Friday, May 29, 2009

The Wall Street Journal on The Tragically Hip

Yes, really. Many thanks to Hicksy for the link.

They're Hip, but Canadian
by Jim Fusilli

TORONTO -- The Tragically Hip has everything you'd want in a rock band: smart, distinctive songs; a sound to call its own; a live show that jolts the audience from its seats; and, in Gordon Downie, a front man who's been compared to Mick Jagger and Michael Stipe. The Hip's only problem: The band is Canadian.

Which isn't much of a problem in Canada, where the quintet is widely acknowledged as the country's best rock band. The Canadian Academy of Recording Arts and Sciences honored two of their 12 discs with Juno Awards for best rock album of the year; another, 1996's "Trouble at the Henhouse," was voted album of the year, regardless of category. Eight Hip albums reached the No. 1 slot on the Canadian charts the week they launched. The band has a star on the Canadian Walk of Fame and was inducted into the Canadian Music Hall of Fame.

But "we can't draw flies in the States," the 45-year-old Mr. Downie said when we spoke earlier this month in a dressing room at Massey Hall, before and after one of the Tragically Hip's six shows here tied to their fine new album, "We Are the Same" (Rounder). Not that the band needs the approval of American fans. But it would like, and deserves, a bigger audience.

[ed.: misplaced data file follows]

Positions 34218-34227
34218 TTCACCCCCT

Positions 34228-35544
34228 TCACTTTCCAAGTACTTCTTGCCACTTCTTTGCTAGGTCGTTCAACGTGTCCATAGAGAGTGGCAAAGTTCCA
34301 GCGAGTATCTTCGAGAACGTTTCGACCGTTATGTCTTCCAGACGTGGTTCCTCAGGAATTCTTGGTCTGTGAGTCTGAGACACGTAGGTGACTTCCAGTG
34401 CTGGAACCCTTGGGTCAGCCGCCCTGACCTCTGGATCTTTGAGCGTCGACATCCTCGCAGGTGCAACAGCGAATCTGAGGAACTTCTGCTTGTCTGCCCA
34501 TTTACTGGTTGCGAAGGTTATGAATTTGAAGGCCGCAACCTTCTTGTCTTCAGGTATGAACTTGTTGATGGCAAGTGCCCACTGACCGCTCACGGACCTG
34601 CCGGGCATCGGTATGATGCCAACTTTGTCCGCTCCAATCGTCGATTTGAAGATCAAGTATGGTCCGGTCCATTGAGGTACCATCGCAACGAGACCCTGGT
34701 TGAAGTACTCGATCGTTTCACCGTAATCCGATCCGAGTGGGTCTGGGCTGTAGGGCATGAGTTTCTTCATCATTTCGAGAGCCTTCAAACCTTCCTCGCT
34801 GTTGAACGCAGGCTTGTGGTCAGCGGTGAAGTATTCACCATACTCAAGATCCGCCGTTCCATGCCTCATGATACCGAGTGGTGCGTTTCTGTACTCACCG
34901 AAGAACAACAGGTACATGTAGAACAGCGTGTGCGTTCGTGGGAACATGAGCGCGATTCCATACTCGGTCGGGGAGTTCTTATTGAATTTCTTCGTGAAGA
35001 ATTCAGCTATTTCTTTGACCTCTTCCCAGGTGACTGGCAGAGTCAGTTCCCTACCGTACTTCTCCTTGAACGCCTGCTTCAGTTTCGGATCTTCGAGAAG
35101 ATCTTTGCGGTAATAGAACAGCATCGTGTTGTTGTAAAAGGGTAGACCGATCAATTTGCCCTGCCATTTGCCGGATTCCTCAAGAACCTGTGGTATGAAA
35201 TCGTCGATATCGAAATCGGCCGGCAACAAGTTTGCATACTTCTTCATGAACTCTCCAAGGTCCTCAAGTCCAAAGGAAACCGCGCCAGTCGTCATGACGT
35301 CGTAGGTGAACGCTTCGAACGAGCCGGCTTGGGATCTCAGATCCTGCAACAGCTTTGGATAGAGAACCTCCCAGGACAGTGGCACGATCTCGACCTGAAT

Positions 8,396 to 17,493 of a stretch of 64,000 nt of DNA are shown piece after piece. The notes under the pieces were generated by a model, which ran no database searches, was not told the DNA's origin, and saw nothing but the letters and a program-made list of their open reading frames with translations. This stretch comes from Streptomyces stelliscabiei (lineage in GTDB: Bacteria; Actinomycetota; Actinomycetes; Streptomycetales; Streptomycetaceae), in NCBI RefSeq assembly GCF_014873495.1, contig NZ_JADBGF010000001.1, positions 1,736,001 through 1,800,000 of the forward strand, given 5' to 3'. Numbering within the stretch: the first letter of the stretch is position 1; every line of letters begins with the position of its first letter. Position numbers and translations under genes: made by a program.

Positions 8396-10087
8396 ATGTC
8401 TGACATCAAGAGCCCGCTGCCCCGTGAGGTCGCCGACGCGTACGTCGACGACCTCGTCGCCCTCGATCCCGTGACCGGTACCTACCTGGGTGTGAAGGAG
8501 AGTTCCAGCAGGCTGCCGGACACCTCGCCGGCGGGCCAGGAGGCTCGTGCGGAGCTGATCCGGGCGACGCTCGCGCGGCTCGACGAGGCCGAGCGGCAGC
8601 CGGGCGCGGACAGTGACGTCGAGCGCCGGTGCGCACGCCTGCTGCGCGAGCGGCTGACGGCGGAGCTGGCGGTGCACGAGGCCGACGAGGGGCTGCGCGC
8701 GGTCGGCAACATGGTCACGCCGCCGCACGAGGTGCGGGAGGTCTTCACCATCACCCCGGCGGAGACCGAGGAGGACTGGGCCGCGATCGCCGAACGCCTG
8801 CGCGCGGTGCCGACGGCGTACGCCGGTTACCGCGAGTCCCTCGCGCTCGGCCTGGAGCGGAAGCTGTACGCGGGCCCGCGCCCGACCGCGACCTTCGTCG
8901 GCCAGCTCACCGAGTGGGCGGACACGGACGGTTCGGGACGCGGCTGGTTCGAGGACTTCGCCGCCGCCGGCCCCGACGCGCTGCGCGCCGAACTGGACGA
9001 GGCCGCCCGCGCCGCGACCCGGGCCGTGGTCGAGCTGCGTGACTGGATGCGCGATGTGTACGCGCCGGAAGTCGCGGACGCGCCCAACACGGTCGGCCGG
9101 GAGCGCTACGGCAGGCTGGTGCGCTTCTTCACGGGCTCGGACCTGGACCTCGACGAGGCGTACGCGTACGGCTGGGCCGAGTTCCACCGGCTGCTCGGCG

It's a mystery to me why the Hip haven't succeeded in the U.S. Many Canadian musicians have: the Arcade Fire, Leonard Cohen, Joni Mitchell, Rush and Neil Young, to name a few. The Band, which created the prototype for what's known today as Americana music, was 80% Canadian; only drummer Levon Helm was born in the U.S. Further, were live rock a competition, the Hip would bulldoze just about any contemporary group that trod a terrain that accommodates the Smiths and Bruce Springsteen. I'd compare them to the Hold Steady -- but the Hold Steady don't quite measure up. Stand in the audience among the Hip's fans and you sense that they're right: This is a band to believe in, which is about the highest praise a rock group can inspire.

Click here for the rest of the article. 

On a semi-related note, after a lengthy, Stanley Cup-style layoff, the Hip Project will return shortly with the playoffs.

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